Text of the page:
With apologies to Thomas Wolfe, I'd say that you can go home again.
As much as I envy my traveling friends who plan and execute exotic vacations to explore national monuments, the Grand Canyon or the wine country of California, one of my favorite getaways is the low-fuss time-machine excursion to my South Florida hometown.
When I tell people that I grew up outside of Miami, the news is usually greeted by looks of concern. Most envision chain-link fences, police dogs and maybe a few scenes out of "Miami Vice." In reality, if I were going to compare my childhood in the South Florida suburb of Miami Springs to a TV show, it would be "The Wonder Years." My hometown was, and remains, a lovely, tree-lined bedroom community somehow isolated from Miami's urban sprawl.
In "The Wonder Years" spirit, I indulge my inner Kevin Arnold twice a year. I make the four-hour hop from Orlando to stand on the sidewalk in front of my childhood home on Falcon Avenue and walk the tiny business district on Westward Drive to look out on the Circle, the landmark hub that is the city's scenic entrance.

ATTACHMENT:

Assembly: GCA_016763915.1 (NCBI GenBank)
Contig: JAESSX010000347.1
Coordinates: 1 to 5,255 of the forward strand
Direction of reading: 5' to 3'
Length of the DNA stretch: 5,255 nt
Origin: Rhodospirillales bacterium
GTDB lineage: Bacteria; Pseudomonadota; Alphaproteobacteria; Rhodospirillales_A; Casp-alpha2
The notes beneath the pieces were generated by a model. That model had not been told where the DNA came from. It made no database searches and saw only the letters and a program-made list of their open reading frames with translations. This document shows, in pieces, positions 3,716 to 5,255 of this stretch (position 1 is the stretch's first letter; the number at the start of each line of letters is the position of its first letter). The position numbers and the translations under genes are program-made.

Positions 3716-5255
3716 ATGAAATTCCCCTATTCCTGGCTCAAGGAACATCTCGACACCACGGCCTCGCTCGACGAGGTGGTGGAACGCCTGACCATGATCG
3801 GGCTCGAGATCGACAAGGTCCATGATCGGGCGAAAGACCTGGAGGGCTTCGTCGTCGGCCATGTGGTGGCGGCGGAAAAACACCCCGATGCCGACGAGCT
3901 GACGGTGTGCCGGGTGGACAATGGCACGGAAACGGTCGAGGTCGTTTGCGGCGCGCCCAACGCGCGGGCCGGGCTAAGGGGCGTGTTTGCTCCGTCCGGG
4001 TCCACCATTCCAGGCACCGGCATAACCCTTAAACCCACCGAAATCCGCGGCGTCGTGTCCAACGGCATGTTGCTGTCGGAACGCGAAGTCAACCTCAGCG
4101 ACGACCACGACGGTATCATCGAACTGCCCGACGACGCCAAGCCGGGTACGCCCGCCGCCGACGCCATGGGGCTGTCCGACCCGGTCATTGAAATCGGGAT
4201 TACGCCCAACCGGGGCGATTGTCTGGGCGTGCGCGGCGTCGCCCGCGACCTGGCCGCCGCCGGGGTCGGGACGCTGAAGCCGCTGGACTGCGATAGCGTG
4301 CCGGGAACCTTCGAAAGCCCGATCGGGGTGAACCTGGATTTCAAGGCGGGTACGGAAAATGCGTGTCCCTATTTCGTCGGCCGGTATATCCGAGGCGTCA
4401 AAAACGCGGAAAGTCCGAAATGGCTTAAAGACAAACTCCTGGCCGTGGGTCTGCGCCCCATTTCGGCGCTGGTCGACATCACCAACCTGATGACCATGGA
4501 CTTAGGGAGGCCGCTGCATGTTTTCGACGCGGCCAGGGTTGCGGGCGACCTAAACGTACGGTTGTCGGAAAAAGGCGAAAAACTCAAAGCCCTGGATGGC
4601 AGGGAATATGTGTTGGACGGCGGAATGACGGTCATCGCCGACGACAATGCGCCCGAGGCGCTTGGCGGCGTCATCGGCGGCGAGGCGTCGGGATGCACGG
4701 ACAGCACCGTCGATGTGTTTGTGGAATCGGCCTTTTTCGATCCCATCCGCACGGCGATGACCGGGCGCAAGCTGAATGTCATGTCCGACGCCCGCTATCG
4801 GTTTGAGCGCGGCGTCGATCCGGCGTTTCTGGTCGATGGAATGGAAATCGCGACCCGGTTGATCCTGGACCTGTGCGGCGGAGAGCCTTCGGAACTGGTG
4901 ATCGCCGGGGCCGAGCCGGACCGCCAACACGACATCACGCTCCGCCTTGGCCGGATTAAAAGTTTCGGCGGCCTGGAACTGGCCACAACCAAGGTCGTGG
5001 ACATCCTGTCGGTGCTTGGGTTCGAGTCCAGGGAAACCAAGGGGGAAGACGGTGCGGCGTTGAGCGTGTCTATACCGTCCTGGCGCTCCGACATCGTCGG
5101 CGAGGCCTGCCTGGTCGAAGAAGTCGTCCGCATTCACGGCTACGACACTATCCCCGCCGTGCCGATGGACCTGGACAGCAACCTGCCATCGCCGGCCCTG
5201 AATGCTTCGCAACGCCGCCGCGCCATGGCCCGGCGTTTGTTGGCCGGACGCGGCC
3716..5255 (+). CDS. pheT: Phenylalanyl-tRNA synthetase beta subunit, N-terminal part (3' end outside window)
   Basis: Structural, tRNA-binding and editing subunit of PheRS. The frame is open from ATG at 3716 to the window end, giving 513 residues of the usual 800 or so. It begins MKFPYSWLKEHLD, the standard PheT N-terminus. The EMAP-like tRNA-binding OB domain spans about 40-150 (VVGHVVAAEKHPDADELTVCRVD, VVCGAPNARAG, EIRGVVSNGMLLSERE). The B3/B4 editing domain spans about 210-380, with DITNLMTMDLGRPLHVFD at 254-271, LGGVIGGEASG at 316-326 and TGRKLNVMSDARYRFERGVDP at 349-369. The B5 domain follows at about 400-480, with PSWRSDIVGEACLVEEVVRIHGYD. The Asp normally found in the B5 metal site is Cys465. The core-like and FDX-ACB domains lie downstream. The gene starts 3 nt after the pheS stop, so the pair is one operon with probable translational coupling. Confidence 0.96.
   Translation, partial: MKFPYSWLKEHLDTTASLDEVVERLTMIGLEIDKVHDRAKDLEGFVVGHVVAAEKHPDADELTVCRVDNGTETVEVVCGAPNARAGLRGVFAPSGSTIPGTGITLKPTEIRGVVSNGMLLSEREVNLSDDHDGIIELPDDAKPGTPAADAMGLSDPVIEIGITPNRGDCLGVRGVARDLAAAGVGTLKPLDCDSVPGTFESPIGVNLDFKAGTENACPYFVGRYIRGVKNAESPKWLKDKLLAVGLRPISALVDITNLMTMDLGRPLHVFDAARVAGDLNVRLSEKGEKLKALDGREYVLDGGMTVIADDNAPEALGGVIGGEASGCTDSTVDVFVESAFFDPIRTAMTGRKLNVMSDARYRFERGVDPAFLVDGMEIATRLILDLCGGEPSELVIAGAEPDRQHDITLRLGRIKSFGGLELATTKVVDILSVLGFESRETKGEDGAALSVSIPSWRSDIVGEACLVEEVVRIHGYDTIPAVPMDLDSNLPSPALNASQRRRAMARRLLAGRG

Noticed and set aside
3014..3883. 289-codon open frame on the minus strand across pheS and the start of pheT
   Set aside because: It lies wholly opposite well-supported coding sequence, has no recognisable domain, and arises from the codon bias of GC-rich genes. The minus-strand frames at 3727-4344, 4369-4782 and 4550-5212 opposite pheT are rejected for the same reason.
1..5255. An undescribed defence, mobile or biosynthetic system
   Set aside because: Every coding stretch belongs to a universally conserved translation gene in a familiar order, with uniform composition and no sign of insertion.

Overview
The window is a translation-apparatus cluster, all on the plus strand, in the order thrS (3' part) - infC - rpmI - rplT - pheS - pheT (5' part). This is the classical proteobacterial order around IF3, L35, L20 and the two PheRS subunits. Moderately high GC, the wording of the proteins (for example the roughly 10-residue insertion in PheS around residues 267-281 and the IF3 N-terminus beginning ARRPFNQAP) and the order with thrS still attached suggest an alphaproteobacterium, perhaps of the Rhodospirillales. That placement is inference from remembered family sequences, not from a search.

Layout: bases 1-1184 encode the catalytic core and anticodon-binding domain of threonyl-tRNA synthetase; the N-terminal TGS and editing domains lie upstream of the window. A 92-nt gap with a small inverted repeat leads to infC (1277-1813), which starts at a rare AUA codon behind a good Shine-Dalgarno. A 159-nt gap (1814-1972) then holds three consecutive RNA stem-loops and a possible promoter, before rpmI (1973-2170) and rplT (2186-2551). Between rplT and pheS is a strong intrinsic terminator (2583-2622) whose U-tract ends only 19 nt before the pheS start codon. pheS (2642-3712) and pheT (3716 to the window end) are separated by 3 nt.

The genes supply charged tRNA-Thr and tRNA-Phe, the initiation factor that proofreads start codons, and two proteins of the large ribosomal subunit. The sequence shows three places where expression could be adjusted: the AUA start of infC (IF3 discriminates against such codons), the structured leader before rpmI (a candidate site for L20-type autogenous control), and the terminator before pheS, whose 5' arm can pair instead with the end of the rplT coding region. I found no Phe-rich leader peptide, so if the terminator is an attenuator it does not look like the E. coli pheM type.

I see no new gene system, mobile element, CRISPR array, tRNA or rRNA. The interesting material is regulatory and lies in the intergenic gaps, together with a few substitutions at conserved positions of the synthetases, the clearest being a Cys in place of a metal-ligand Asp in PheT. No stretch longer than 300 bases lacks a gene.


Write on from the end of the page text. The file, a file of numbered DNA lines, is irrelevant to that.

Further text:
A few weeks ago, I added a wrinkle to heighten the nostalgia, timing my semiannual trek to arrive on Independence Day. After all, that's what Kevin Arnold would have done. There was a parade, a city-sponsored picnic and fireworks over the golf course. Fireworks just like Miami Springs in 1976, my first year in high school, and I remember watching them.
This year's show turned back the clock again and that's why I go. I usually go alone, too, because my own adult kids long ago reached the threshold of appreciation for the memories that I can unearth on every corner. That's probably normal, but I like my semiannual nostalgia trip.
Only a handful of characters from my childhood remain in town, but they're top-notch. A neighbor two doors down keeps me updated on local news. I had a three-hour lunch with Mary, a treasured high-school friend who has married and raised a family in our hometown. I wonder what that would be like.
Not Winnie Cooper, but darn close.